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Those who were punished for voicing their opinions on Black Lives Matter protests or riots

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The death of George Floyd has not only led to country-wide protests across the US, but has also sent shockwaves across the world. Not only has Floyd’s death pushed social justice and racism awareness heavily into the public zeitgeist (the message being pushed by almost every mainstream brand), the aftermath has emboldened companies, organizations, and institutions to nip in the bud anyone who dares contradict any of the prominent sentiment that the situation has provided.

While the movement has been useful for pushing awareness of racism, radicals are using the opportunity to silence anyone who questions the basis of the riots and protests. Censorship is being pushed, there’s a growing intolerance of those who don’t subscribe to the anti-cop agenda, and accusations of racism are being leveraged to silence dissent.

Here are some of the cancel culture stories that have resulted:

Adam Rapoport from Bon Appetit

Rapoport has been working as the editor-in-chief of Bon Appetit for quite some time now. In response to the Floyd incident, Rapoport wrote a post, which then ended up fueling a Twitter war wherein several people started accusing the company for gaslighting women of color.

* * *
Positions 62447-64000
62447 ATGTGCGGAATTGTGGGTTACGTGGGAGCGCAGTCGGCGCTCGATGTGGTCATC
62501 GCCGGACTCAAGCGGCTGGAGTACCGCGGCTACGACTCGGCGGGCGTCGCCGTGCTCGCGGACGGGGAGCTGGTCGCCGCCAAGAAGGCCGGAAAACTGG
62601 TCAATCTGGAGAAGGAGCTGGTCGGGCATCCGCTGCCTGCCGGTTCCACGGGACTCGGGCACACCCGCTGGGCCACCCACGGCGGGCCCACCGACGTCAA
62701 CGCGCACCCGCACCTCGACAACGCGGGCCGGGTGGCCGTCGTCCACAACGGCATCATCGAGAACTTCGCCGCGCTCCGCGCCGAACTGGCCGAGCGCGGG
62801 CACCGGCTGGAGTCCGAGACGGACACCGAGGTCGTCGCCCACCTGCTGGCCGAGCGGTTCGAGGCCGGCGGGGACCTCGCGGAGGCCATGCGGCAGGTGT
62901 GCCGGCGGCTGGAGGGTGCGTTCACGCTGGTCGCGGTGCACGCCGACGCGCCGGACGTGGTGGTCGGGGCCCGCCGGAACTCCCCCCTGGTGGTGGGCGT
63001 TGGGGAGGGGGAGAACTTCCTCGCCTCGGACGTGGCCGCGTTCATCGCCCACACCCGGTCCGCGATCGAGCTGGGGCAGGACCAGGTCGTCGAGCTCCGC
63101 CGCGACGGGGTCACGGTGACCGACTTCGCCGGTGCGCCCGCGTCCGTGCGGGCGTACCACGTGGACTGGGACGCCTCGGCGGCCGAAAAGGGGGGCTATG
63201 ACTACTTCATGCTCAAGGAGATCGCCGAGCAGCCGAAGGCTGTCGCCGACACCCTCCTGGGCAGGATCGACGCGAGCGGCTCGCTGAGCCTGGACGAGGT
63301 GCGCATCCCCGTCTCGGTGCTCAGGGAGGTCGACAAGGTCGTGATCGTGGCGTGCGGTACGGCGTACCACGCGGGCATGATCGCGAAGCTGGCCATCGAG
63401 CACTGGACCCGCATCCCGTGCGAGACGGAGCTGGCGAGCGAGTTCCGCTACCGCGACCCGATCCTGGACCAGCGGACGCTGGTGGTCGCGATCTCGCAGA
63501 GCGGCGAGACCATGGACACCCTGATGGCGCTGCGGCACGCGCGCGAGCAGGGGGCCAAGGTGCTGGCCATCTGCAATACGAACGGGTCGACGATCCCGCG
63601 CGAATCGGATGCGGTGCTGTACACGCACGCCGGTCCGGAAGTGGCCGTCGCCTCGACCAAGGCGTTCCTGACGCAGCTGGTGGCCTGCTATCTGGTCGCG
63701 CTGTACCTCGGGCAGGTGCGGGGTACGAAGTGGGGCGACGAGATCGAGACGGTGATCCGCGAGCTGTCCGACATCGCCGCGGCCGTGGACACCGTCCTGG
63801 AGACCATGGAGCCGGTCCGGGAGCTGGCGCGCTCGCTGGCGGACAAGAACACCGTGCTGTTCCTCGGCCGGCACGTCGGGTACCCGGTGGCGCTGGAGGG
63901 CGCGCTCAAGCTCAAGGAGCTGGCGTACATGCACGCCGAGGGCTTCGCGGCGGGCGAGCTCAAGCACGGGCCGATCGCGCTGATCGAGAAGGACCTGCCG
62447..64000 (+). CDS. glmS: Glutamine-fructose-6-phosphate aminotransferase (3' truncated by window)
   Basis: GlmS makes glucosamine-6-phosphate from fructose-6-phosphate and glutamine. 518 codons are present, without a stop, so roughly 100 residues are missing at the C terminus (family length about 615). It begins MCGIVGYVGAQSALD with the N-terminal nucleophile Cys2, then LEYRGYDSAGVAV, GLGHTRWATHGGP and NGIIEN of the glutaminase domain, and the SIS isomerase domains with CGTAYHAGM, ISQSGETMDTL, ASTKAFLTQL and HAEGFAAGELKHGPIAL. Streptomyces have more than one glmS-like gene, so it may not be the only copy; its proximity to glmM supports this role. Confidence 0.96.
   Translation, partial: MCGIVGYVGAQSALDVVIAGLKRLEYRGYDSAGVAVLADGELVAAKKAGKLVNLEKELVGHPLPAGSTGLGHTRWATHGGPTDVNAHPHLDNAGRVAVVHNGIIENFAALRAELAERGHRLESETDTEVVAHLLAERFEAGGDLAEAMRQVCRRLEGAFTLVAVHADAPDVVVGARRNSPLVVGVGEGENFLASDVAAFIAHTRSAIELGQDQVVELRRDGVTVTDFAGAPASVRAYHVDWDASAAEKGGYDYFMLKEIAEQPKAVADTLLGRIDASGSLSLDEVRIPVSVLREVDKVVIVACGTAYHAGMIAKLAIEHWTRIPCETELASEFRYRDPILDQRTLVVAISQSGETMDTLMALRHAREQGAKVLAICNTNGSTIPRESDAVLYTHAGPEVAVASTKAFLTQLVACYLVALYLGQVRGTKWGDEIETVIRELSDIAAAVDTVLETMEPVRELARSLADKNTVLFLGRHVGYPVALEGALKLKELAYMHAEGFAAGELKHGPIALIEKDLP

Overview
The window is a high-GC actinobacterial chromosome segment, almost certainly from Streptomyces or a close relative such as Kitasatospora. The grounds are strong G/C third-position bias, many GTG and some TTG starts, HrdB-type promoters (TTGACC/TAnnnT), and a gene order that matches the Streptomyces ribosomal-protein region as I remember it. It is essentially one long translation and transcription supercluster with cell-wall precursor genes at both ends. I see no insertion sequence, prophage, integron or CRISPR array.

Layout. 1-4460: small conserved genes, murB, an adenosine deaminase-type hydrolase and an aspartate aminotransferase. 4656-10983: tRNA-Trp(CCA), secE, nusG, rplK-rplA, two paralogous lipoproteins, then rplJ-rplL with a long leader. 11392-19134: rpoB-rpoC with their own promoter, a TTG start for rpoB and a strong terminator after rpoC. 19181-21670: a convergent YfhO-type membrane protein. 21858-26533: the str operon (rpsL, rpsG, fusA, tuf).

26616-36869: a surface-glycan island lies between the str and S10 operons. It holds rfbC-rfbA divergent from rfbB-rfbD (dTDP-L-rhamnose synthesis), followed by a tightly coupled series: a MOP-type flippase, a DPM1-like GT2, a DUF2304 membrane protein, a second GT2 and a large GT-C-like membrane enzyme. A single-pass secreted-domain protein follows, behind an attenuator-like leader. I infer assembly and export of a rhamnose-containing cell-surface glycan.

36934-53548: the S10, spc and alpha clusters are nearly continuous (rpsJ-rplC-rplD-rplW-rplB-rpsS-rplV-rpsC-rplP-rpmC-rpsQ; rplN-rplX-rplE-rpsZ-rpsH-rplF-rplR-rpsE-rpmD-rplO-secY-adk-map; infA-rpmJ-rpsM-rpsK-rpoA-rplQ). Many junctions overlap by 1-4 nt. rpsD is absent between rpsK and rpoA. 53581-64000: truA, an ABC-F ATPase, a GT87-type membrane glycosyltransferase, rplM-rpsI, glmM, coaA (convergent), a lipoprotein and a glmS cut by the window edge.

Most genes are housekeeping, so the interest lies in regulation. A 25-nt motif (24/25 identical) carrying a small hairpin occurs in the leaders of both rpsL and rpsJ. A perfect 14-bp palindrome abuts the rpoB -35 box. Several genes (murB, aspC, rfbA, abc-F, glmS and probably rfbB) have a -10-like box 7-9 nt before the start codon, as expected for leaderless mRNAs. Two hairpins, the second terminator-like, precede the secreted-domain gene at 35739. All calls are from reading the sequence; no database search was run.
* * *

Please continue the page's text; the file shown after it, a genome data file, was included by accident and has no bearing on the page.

Things took an ugly turn where Rapoport’s Instagram image from a party in 2013 resurfaced online, wherein he was, as critics are suggesting, wearing “brown face” for Halloween.

The image sparked a huge outrage which resulted in several employees asking for “changes” to be made. Rapoport then announced his resignation and stepped down from his position.

MTV star Dee Nguyen

In response to the protests, a “Blackout Tuesday” movement was started by the music industry which was soon adopted by people all across the social media. The basic theme was to stop posting and observe silence on social media for the day and upload a black square instead. Nguyen, despite taking part in “Blackout Tuesday”, posted her personal pictures on the platform, which resulted in a user calling her out saying: “All you posted was a black square and went about your day and posting your lame ass thirst traps. Wake up!!! People are dying. Smh.” She then replied saying, “people die every fucking day” and that he doesn’t know her or what she does. She also said, “IDK why some of you think I’m anti-BLM. I’ve been saying that since the day I lost my virginity.”

Her comments attracted instant backlash and MTV ended up cutting all ties with her.

Christene Barberich from Refinery29
The co-founder and editor of the women’s lifestyle publication had to step down as several women used the opportunity to level accusations on social media platforms such as Twitter and accused Refinery29 of discrimination during their tenure at the company.

After going through the accounts of discrimination that minorities have faced in the past in her company, Barberich came to the conclusion that she had to step down from her position. She wrote that she was stepping down from her leadership position to bring in diversity to the company and “spark a new defining chapter.”

Claudia Eller from Variety
The editor-in-chief of Variety, Claudia Eller recently wrote an article highlighting the fact that Variety didn’t have a very diverse staff and that she would work to change it. While the article itself received backlash online, a South Asian writer, Piya Sinha-Roy and Eller exchanged a particularly heated conversation on Twitter.